phi210week 4 discussion AND response

Fallacies and Errors in Sound Reasoning”

Please respond to the following:

There are several types of fallacies – equivocation, false authority, ad hominem, appeal to ignorance, and bandwagon. Please provide two (2) different examples of advertising that show any of the above topics. Which of the above fallacies is used in each advertisement? Why do you think the advertisers used that fallacy in the ad? Did the advertisers use the fallacy effectively? If you were an advertiser, what would you have done differently to better use the fallacy?

NOTE: All students are required to post a minimum of two (2) posts per online discussion thread. Students must have one (1) original post and a minimum of one (1) other post per discussion thread.



RE: Week 4 Discussion


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Good morning class and Dr. Wess,

A fallacy is an argument that seams to be sound, but does not use any rules of is usually used to persuade people and can be found in advertising and the cost of using this method can backfire when trying to trick people into what you want them to believe. I believe that it is extremely more effective to use logical reasoning and good evidence to persuade others to see your view. With that being said, I chose to look at a couple of commercials that use the bandwagon and ad hominem fallacies.

Ad: Old Navy – Fallacy: Bandwagon

Old navy wants to target parents who have kids who are going back to school but haven’t done their school shopping yet (1). The ad says if you want your kids to look cool, then you should go to old navy because that is what everyone does. I think it is effective because they are able to persuade people by showing them that the kids are unhappy with how they are dressed, and then show kids who are dressed cool, for cheap, and happy (1). If I was the advertiser fir this ad, I would have used more of the our clothes are cheaper than all others, but look cool aspect by pushing that point more.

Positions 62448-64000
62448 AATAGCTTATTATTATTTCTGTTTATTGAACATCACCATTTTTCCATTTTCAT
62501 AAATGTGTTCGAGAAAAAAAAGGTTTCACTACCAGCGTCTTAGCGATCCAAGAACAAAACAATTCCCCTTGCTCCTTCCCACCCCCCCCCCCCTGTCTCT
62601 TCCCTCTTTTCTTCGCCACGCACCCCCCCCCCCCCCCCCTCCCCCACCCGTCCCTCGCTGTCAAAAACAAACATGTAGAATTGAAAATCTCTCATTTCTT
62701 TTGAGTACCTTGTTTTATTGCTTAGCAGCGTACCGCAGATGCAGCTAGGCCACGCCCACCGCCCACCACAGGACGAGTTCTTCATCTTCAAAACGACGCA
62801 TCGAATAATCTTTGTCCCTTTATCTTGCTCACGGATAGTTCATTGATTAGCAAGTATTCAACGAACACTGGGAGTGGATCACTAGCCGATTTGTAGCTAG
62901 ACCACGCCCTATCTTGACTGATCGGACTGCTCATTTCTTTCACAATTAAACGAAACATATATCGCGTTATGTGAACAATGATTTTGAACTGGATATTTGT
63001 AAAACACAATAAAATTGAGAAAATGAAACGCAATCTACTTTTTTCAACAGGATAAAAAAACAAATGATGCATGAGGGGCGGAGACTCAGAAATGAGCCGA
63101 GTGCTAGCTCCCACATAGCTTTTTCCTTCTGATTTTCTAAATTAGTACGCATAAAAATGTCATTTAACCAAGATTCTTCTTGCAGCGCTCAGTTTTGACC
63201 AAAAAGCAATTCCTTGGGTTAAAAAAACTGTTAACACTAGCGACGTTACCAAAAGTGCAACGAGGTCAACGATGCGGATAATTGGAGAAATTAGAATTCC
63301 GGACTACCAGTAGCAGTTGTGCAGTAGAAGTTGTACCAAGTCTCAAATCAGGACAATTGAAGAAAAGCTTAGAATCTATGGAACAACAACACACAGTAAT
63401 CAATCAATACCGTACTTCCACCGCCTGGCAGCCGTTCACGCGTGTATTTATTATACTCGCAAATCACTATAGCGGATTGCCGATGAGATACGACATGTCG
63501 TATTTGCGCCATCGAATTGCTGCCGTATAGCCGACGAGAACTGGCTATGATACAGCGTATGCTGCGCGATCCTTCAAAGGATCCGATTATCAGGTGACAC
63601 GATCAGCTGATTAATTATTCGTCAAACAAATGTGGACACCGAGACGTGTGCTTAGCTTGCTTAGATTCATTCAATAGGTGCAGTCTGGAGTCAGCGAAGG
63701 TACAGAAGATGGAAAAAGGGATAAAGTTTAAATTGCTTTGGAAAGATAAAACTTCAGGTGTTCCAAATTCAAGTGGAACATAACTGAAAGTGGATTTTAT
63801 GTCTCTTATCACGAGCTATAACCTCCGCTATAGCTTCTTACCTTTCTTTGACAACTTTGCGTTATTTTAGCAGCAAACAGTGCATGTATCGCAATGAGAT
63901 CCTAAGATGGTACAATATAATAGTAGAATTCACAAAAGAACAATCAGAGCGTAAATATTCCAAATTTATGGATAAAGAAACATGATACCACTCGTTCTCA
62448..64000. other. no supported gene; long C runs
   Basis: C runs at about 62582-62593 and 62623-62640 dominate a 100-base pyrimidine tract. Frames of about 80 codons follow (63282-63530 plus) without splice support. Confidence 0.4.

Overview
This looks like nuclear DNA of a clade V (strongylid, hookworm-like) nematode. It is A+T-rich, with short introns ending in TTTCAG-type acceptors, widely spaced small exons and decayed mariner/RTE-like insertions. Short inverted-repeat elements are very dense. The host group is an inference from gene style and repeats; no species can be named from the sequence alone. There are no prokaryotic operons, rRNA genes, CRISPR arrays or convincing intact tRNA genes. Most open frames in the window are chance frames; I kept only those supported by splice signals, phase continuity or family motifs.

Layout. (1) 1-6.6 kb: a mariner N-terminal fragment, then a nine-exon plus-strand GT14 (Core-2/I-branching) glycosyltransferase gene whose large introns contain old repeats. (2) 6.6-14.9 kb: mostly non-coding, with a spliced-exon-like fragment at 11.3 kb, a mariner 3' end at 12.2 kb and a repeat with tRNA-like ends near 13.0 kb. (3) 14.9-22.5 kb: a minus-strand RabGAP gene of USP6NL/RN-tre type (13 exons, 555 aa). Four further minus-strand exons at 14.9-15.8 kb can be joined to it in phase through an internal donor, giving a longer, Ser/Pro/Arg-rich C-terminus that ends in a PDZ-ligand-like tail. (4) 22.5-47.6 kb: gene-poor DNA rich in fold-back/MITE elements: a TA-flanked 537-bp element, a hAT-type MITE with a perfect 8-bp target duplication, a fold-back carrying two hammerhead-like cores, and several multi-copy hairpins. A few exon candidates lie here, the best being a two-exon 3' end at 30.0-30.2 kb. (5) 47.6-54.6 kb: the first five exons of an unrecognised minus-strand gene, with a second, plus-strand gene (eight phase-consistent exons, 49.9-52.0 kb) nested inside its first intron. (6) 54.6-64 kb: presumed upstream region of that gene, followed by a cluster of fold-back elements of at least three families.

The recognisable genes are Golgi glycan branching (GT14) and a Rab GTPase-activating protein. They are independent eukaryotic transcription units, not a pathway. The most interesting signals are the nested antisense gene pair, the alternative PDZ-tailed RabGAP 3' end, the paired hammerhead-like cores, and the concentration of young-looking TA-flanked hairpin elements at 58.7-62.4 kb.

Ad: About Global Warning – Fallacy: Ad Hominem

This ad is about global warning and targets people who believe in global warning and have a weak opinion about it (1). I think that this is an ad hominem fallacy because it attacks a group of believers of global warning rather than the concept. Global warning is a highly supported issue and trying to argue it logically is almost impossible (1). I am not a big fan of this type of fallacy and think that many people who oppose this issue tend to use this and the Texas sharpshooter fallacy to persuade their audience. This ad finds a criminal that believes in global warning and ignores all scientific proof and uses this to imply that are you going to be on the side of a criminal that supports global warning (1).


  1. Simar and Harmen Fallacy Project. 2017. You Wont Believe This!! Top Ten Fallacy Commercials!!! Retrieved from

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